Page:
Men wearing white protective suits and brandishing chemical spray bottles roamed Suzy Donnelly’s basement Monday.
There was a sickening familiarity to the scene.
Three years ago, when the “big storm” clobbered her vintage stucco home in Berwyn, she was forced to tear out the basement. On Monday, workers carted out basement doors, cabinets and other water-logged woodwork.
“It’s really, really heartbreaking because I’ve been under construction constantly,” said Donnelly, 49.
About 5 inches of sewage water swirled in Donnelly’s basement after a deluge Sunday that soaked Berwyn and Cicero with about 9 inches of rain — most of it falling in a six-hour span, according to the National Weather Service.
The storm dumped about 3.4 inches at O’Hare Airport and about 4.7 inches at Midway Airport, said Kevin Birk, a weather service meteorologist based in Romeoville.
“It just so happened that those storms … stayed very steady over the city, just kept kind of redeveloping and moving over the same areas,” Birk said.
The weather service doesn’t keep official historical records for Berwyn and Cicero, but Sunday’s rain total there came close to Chicago’s all-time record of 9.35 inches, which fell Aug. 13-14 in 1987.
Chicago’s 311 system received more than 2,000 complaints of “water in basement” and “water in street” on Sunday. That’s the highest volume of flooding complaints received on a single day since 2019, the earliest year such 311 data is available from the city’s data portal.
By Monday afternoon hundreds more calls about flooded basements and streets had come in to 311, city officials said.
Austin sees 1 in 4 basement flooding complaints
Complaints were concentrated on the city’s Northwest and West sides. One in four basement flooding complaints on Sunday came from Austin.
Before touring West Side homes and sites affected by the flooding, Mayor Brandon Johnson said “it’s going to take all of us” to recover.
“We need as many people to step up and demonstrate what Chicagoans do all the time,” Johnson told reporters. “We put our arms around one another, we support each other and we come up with solutions to make sure that we’re prepared.”
Johnson said Sunday’s record rainfall was likely not the last example of extreme weather to strike the city due to “failed policies of the past that have left the environment vulnerable.”
Additional resources will be available through the Fourth of July holiday to help West Side residents with flooding.
“We certainly realize the impact and the damage that it causes not only [physically and financially], but the mental damage that it’s going to cause as well,” Chief of Staff Rich Guidice said.
There was minimal damage to Johnson’s West Side home, but Ald. Emma Mitts (37th) said she had over 3 feet of water in her residence.
“People think that aldermen can do everything,” Mitts said. “I’m dealing with the same pain and suffering that all of my constituents are dealing with right now.”
ComEd reported 26,800 customers with power outages, all of which had been restored by Monday morning.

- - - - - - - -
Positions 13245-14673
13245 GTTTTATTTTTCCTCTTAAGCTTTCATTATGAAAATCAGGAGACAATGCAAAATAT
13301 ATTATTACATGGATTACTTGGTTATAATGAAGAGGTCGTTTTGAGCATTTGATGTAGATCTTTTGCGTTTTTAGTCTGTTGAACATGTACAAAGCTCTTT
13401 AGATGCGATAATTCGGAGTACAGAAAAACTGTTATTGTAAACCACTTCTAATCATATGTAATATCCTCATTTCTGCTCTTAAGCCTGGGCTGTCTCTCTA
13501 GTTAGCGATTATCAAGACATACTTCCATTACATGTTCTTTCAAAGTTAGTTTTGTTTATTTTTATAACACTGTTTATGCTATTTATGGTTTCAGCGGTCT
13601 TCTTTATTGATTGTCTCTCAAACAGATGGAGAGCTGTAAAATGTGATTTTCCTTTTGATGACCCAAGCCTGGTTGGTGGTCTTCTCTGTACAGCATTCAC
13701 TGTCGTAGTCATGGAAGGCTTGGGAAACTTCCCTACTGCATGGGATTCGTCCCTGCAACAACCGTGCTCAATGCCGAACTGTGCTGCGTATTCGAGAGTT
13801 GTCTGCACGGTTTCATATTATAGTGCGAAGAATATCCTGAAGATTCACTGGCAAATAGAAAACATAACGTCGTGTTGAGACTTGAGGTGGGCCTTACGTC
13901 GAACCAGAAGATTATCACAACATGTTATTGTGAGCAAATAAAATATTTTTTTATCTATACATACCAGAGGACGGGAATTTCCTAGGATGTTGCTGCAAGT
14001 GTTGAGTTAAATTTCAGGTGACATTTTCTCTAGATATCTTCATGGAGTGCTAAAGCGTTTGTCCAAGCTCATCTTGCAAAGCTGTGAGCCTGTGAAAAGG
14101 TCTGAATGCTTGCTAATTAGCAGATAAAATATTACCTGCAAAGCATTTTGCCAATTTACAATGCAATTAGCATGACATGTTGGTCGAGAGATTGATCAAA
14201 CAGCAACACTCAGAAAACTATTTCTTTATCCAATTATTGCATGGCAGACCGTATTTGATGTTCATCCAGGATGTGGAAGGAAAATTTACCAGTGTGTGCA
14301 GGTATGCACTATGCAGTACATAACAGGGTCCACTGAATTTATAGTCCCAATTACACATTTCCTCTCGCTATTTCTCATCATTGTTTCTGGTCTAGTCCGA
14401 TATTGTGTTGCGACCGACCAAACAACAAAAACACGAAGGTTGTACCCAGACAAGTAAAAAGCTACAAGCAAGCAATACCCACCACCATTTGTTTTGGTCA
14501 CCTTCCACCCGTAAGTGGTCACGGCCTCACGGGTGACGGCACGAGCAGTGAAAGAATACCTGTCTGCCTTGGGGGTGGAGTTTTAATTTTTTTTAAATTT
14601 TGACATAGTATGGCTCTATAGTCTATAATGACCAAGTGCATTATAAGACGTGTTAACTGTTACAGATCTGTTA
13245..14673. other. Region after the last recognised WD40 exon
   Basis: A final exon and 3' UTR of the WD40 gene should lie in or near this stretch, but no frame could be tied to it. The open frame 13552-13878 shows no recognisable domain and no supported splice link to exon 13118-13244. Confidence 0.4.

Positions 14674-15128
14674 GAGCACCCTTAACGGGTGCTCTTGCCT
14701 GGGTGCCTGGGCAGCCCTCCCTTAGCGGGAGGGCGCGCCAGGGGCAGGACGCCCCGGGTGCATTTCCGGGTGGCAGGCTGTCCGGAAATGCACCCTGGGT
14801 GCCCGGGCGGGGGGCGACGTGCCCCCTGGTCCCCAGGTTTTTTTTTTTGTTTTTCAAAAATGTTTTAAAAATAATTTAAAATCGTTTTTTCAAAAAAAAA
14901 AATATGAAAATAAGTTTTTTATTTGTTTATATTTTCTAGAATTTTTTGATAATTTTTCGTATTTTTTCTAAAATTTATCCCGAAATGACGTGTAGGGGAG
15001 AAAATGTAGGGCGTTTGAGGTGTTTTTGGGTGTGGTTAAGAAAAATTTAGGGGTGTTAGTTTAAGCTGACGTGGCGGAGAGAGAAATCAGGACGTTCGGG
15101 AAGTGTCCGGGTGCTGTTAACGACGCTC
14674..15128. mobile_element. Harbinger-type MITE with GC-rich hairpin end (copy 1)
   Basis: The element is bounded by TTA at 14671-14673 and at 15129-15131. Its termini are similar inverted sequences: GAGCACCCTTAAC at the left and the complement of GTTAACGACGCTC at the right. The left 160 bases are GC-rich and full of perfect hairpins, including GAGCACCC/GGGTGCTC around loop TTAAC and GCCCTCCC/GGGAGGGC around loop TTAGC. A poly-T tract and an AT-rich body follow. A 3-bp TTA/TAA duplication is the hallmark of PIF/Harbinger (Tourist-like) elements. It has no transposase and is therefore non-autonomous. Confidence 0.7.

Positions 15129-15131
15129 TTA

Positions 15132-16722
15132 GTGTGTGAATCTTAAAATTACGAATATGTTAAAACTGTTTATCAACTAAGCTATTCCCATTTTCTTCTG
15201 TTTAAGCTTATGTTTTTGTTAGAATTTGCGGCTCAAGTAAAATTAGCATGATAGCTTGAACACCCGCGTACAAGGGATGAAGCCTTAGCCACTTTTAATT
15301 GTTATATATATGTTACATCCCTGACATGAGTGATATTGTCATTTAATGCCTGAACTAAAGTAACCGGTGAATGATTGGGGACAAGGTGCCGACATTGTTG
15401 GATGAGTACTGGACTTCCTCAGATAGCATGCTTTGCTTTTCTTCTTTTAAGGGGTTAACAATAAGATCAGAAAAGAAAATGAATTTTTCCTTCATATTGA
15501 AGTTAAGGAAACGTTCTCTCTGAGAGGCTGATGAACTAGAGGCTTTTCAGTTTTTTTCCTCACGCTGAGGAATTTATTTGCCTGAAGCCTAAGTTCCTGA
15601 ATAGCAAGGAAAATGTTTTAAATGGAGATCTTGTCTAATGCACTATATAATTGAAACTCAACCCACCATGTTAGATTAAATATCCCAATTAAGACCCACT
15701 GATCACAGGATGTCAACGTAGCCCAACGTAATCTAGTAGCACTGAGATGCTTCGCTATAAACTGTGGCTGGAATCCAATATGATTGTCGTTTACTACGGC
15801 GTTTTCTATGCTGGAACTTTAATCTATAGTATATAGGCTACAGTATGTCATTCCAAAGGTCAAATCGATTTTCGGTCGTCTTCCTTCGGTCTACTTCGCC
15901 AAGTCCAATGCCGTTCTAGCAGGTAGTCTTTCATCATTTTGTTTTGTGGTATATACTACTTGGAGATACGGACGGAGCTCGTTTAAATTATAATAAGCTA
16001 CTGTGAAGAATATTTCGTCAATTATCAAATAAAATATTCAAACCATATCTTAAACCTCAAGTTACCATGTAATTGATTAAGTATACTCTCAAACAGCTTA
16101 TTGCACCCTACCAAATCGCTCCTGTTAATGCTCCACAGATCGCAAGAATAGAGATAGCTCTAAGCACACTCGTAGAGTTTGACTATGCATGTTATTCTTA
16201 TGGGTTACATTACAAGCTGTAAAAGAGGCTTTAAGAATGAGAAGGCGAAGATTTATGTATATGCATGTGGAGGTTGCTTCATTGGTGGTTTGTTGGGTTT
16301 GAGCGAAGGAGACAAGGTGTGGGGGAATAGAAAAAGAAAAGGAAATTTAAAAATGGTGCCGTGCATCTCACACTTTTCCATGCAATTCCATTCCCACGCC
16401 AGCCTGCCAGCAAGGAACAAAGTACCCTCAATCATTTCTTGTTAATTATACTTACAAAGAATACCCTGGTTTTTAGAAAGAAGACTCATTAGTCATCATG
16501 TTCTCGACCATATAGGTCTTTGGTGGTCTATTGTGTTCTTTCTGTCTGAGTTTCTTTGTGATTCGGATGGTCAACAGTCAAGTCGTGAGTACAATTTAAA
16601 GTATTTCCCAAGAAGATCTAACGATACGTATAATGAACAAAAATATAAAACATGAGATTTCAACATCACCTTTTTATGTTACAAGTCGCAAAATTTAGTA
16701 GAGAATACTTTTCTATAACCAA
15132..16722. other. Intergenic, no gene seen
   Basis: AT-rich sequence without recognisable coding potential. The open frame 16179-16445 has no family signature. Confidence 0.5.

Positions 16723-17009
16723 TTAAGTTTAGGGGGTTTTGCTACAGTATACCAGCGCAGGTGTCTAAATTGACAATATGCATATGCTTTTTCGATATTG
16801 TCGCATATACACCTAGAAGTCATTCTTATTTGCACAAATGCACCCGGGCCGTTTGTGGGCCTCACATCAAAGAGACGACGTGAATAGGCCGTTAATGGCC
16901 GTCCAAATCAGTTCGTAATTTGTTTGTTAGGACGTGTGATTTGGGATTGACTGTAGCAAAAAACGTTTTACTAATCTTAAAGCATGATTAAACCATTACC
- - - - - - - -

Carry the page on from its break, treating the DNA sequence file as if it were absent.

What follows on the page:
There were reports in the Chicago area of knee-high water in some basements.
Denise Abbott, 65, who has lived in her Austin bungalow for 22 years, said she’d never seen anything quite like the flooding she experienced Sunday. When the rain first began seeping into her basement, she put on a pair of ankle boots. The water receded slightly, she said. But then it began pouring in — to the point where she had to put on rain boots.
“I try to look at the positive side — I didn’t live down there,” said Abbott, estimating she had as much as a foot-and-a-half of murky water in her basement.
She had five fans going in the basement to try to drive out the moisture Monday. Abbott is retired. She’s a Jehovah’s Witness and had planned to spread the word about God on Monday.
“But I’m just so tired,” she said.
A few doors down, Grace Esther, 46, wore a pair of blue latex gloves. A sharp odor of bleach lingered in the air. A soaked couch stood on end in the backyard Monday. Esther hoped it might be salvaged. But many more things would have to be thrown away, she said.
“When I see the mess, I don’t know what I can do, because I am losing so many things,” Esther said.
She said she and her family bought the home in 2019 after being told it was not located in a flood zone.
More storms Wednesday?
Back in Berwyn, Donnelly could take solace in knowing exactly how to handle the flooding this time. She didn’t wait. She immediately called the contractor who made her repairs back in 2020.
Last time, she paid $35,000 in out-of-pocket expenses. She doesn’t yet have an estimate for the latest repairs.
“I feel like I keep ending up in construction mode in a place that was supposed to be the perfect single-family home,” she said.
The weather service was predicting more storms late Wednesday.
“We do have a little bit of a risk of some severe storms with that, and there could also be a brief period of heavy rain, but it does not look like it will be a significant rainfall event for the area,” Birk said.
Contributing: Amy Qin, a data reporter for WBEZ